In the Seat A city council race, which also is on the Aug. 28 ballot, Kathy Cottrell and Andy Thomson continue to lead in fundraising.
Cottrell has about $40,000 through June, including a $25,000 personal loan. She is the favored candidate of BocaWatch, and her donations include $200 from Yvonne Boice, who is married to BocaWatch Publisher Al Zucaro. Councilwoman Andrea O’Rourke has endorsed Cottrell, who reported a $250 contribution from O’Rourke’s husband. Two other Zucaro contributors, Nancy Hendrey and Katherine MacDougall, also gave to Zucaro.
Andy Thomson raised $15,000 last month, giving him $52,000. Thomson has loaned himself $20,000.
The Greater Boca Raton Chamber of Commerce gave Thomson $1,000. The chamber also endorsed Thomson when he ran unsuccessfully for the council against Andrea O’Rourke. Thomson received $3,000 from interests associated with Ouzo Bay Restaurant in Mizner Park and $500 from land use attorney Wendy Larsen. Thomson also got $250 from fellow attorney Jeffrey Deutch, managing partner of Broad & Cassel’s Boca Raton office and the brother of U.S. Rep. Ted Deutch.
Tamara McKee, the third Seat A candidate, stands at about $31,000, with $23,000 coming from loans. Her June report includes two interesting donations.
One is for $1,000 from Frank Chapman. When Zucaro ran for mayor a year ago, Chapman helped him circulate accusations against Susan Haynie that led to a complaint with the county’s ethics commission. The investigation of that complaint became part of the criminal charges against Haynie. The other donation was $50 from Jack McWalter, a BocaWatch contributor who has touted Cottrell.
Special note: McKee took issue with my comment in an earlier post that overdevelopment is a core part of her campaign. McKee said “transparency” in her priority.
Delray CRA Uptown Atlantic vote
Thursday night’s vote by the Delray Beach City Commission went as expected.
Acting as the community redevelopment agency, the commission voted to sell three-plus acres of CRA-owned land to Uptown Atlantic, formerly Equity Delray. This is a second chance for the company, which failed to complete a project on the site after taking three years.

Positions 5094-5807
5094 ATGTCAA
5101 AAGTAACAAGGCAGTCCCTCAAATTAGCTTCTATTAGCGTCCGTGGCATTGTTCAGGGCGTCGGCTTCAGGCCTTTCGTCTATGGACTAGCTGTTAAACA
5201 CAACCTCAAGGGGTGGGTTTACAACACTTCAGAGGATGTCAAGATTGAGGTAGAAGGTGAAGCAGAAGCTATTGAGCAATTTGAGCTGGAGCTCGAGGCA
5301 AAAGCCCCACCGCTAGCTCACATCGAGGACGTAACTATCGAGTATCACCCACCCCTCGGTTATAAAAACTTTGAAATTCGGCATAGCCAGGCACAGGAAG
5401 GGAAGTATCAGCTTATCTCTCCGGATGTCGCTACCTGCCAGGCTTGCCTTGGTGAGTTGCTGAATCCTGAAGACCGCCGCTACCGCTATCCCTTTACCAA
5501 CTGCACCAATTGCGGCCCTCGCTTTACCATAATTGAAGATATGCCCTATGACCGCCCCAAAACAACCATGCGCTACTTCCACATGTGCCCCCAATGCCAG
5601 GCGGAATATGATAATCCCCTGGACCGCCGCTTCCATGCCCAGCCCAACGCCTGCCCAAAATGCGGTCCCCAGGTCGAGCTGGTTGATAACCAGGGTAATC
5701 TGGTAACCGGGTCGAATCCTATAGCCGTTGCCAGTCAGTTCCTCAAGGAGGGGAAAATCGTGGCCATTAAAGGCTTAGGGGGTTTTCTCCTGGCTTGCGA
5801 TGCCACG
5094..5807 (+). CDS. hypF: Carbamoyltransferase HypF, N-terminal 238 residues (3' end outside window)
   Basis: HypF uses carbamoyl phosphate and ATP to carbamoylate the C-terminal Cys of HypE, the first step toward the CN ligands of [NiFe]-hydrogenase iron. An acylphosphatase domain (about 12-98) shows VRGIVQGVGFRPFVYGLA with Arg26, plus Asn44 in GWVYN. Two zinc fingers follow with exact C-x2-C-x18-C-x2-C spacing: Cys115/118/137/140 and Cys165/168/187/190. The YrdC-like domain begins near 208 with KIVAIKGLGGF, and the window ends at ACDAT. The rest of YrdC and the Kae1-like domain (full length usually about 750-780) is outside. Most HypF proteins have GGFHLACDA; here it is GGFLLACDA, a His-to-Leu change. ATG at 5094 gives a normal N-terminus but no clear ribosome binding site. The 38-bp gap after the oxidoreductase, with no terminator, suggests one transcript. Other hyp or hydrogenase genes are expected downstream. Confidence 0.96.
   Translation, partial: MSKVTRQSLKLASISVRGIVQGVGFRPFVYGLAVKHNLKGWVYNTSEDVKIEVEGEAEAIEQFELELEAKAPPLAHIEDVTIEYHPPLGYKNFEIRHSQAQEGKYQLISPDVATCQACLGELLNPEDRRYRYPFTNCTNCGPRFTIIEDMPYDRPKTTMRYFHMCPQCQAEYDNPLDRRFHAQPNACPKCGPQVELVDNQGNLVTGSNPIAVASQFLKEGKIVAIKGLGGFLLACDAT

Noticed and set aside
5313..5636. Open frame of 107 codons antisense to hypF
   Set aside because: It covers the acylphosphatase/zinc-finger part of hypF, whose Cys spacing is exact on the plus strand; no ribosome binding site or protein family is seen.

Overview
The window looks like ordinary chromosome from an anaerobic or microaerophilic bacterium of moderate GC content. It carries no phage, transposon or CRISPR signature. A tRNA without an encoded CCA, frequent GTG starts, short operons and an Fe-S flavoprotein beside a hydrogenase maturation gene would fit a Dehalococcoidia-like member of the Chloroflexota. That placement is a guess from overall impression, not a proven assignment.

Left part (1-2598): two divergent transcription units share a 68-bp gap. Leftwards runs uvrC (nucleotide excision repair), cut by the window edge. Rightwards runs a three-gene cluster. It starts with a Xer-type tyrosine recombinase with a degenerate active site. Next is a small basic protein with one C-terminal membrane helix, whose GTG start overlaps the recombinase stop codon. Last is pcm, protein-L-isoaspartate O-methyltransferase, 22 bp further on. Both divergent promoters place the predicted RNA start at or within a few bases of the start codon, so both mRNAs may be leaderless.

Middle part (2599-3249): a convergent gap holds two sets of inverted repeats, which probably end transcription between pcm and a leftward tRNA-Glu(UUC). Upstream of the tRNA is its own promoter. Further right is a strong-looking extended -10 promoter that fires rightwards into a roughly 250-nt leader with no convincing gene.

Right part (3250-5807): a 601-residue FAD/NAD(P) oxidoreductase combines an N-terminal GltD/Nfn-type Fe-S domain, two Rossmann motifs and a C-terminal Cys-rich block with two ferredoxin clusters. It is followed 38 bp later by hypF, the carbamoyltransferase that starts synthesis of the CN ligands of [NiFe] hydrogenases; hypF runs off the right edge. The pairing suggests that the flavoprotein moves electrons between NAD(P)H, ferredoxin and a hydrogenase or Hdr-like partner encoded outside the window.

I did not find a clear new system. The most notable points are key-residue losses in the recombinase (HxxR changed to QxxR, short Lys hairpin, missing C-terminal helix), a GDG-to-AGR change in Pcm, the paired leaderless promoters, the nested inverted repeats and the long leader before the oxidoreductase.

Mayor Shelly Petrolia, commissioners Adam Frankel and Shirley Johnson and appointed members Angeleta Gray and Pamela Brinson voted for Uptown/Equity. Commissioners Bill Bathurst and Ryan Boylston voted to seek new proposals. Six other companies had expressed interest in the property. Uptown/Equity CEO John Flynn has built no projects in the United States.
In backing Uptown/Equity, Petrolia and the others ignored the Downtown Development Authority and the Greater Delray Beach Chamber of Commerce, both of which wanted the CRA to start over. Petrolia and the others said they chose Uptown/Equity to speed up development on the site and thus benefit residents of the northwest and southwest neighborhoods. Yet all but one resident of those neighborhoods opposed Uptown/Equity.
Petrolia criticized the six other inquiries as flawed. How could the CRA truly evaluate these letters of interest, however, without asking for complete proposals?
The deadline for negotiating a new purchase agreement with Uptown/Equity is Aug. 3. The CRA would review the agreement at its Aug. 15 meeting. Staffers are drafting a Request for Proposal if the CRA board doesn’t approve the new agreement, but Delray Beach remains on track to sell the city’s most important vacant land at a discount of more than 90 percent to a company with no track record that already failed.
Good news for Ag Reserve
Good news came last month on Palm Beach County’s Agricultural Reserve Area.
The county commission extended until 2053 leases on two key pieces of farmland, with Bedner Farm and T&D Cattle. Using land from the 1999 bond referendum, the county bought 262 acres from Bedner with the promise that the company could keep farming. A similar deal produced the 195 acres leases to T&D Cattle. Bedner expanded to a retail store in downtown Delray Beach.
Both leases will help to fend off the push for more suburban-style development. Too much of it would tip the balance in the reserve away from agriculture.